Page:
Task 2: Media coverage of Health and Social care issues
2.1 Role of media in influencing health behaviour
The primary aim of health information through mass media is to increase the awareness and knowledge of health issues among the population. Though the internet is emerging as the primary source of medical information, the media still has relevance and capability to influence people’s behaviour. Information with conclusive evidence reach ordinary citizens through the mass media, hence their explanations about the health issues are important and vital (Chapman et al 2005). The newspaper, television, health magazines and internet together with has the potential to carve awareness and habits of health among the citizens.
The audience of mass media news in health science includes ordinary citizens, researchers, medical professionals, government authorities, and advocacy representatives. These health news consumers are influenced by the tone, style, content and quality of the news published in the media, and each type of audience has different perspectives about health. Hence, the media must somehow convey in their news coverage for whom this news is meant for.
The question-answer column dedicated to resolving health issues have relevance even now, and it influences many audiences in picking up healthy habits and taking initiatives to solve health issues. From a generalized perspective, there is evidence also that people read health-related issues more than any other topic. Including headings that can give punch to the readers is a way to drive attitude formation and changing health behaviours. Even without reading the contents of the news, the readers can get the gist of the matter.
How the health information is treated in the media presentation affects the attitude and behaviour of the readers. The media must present the news in a positive light, appreciate the curative possibilities of the topic, direct right behaviour, and highlight the preventable causes of the disease or disability. Karpf (1988) mentioned these suggestions as relevant while comparing the health news of UK and USA.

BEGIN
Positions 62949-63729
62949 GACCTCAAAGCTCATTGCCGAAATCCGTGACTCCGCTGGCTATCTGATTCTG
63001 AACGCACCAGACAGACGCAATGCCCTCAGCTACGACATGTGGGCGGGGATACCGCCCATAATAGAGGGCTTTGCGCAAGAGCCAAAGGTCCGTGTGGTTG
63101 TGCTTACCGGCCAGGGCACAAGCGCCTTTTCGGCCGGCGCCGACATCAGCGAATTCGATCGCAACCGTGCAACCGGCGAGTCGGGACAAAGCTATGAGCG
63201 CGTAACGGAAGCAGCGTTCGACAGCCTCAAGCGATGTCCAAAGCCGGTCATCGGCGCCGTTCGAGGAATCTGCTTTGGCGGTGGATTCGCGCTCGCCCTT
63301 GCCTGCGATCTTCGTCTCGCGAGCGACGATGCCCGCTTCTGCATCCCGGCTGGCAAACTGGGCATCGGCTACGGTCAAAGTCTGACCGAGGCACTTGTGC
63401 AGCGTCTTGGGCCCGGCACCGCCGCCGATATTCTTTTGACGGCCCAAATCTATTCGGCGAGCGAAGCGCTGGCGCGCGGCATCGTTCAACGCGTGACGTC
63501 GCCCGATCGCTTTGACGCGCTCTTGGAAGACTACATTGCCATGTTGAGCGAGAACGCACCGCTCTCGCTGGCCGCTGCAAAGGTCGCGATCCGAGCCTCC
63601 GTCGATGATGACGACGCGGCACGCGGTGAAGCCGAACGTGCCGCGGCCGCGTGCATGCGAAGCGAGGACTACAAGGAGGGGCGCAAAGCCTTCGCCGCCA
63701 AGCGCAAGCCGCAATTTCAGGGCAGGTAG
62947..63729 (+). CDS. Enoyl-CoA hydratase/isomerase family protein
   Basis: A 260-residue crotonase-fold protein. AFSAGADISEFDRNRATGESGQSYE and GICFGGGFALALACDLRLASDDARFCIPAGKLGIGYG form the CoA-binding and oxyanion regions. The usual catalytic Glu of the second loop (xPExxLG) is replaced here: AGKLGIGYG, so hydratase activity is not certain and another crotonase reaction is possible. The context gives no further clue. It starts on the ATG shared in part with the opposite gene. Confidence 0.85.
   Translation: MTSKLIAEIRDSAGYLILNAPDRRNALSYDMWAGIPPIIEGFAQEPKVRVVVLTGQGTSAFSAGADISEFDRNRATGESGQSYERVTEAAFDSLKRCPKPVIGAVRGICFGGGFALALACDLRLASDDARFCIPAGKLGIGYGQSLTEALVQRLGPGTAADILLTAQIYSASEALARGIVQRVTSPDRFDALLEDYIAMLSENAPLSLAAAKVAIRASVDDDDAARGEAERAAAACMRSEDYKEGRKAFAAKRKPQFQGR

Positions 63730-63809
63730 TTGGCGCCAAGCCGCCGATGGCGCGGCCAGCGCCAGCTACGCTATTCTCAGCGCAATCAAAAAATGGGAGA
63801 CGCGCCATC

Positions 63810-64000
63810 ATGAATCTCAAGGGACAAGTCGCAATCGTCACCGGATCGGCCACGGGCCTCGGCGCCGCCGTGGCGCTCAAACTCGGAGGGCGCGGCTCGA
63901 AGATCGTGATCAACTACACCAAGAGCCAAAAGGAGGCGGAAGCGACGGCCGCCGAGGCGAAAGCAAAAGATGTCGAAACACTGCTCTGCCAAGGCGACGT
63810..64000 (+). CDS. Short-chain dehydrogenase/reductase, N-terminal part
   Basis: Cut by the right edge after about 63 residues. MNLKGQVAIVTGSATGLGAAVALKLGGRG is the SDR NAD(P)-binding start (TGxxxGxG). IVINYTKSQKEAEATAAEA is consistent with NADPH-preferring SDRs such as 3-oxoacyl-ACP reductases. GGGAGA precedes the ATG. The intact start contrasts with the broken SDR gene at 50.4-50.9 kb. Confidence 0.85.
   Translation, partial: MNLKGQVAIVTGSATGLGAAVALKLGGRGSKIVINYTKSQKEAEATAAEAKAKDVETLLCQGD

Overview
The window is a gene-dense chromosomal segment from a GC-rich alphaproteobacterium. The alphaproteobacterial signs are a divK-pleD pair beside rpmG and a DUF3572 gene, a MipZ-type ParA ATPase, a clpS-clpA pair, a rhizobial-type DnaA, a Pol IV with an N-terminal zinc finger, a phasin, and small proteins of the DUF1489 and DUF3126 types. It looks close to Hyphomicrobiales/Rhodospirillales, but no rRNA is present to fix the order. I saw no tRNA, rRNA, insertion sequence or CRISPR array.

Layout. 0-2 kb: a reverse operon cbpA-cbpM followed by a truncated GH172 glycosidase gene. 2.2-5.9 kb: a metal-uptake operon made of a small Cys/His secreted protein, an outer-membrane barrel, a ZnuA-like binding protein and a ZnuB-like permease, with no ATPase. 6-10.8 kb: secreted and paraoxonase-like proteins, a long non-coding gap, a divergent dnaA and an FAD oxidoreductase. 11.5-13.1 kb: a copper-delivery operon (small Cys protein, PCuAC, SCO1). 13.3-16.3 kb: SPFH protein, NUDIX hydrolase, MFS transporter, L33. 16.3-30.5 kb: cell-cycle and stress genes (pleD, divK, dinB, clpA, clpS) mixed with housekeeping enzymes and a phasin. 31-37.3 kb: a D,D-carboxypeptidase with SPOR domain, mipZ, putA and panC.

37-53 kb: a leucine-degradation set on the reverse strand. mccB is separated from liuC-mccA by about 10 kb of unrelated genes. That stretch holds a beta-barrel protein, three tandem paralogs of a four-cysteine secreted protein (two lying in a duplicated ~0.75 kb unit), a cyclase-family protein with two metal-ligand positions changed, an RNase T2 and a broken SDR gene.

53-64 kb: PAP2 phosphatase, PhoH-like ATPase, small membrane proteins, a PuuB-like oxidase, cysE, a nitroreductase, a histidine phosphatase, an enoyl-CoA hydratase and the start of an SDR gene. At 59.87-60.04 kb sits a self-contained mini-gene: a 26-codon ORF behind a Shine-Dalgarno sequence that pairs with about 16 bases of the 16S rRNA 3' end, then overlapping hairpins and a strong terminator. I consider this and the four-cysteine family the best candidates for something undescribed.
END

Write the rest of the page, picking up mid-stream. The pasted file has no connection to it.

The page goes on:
2.2 Analysis of Media news for reliability and validity
Health information is useful to people and it can empower them to take health decisions. Because of the abundance of health information in the media, it can pose challenges to people. Contradictory information and a large pool of knowledge can confuse the readers and nullify the benefits of modern technology.  It is important for the readers to segregate the reliable and valid knowledge from spurious and superfluous content. Because the perspectives on health are constantly changing, the readers need to refer the reliable sources often to gain the right information. There is no standard way to ascertain the validity of the health information but two important steps can help the information seekers to increase the chances of following authentic information.
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The first step is to ascertain whether the Source is reliable.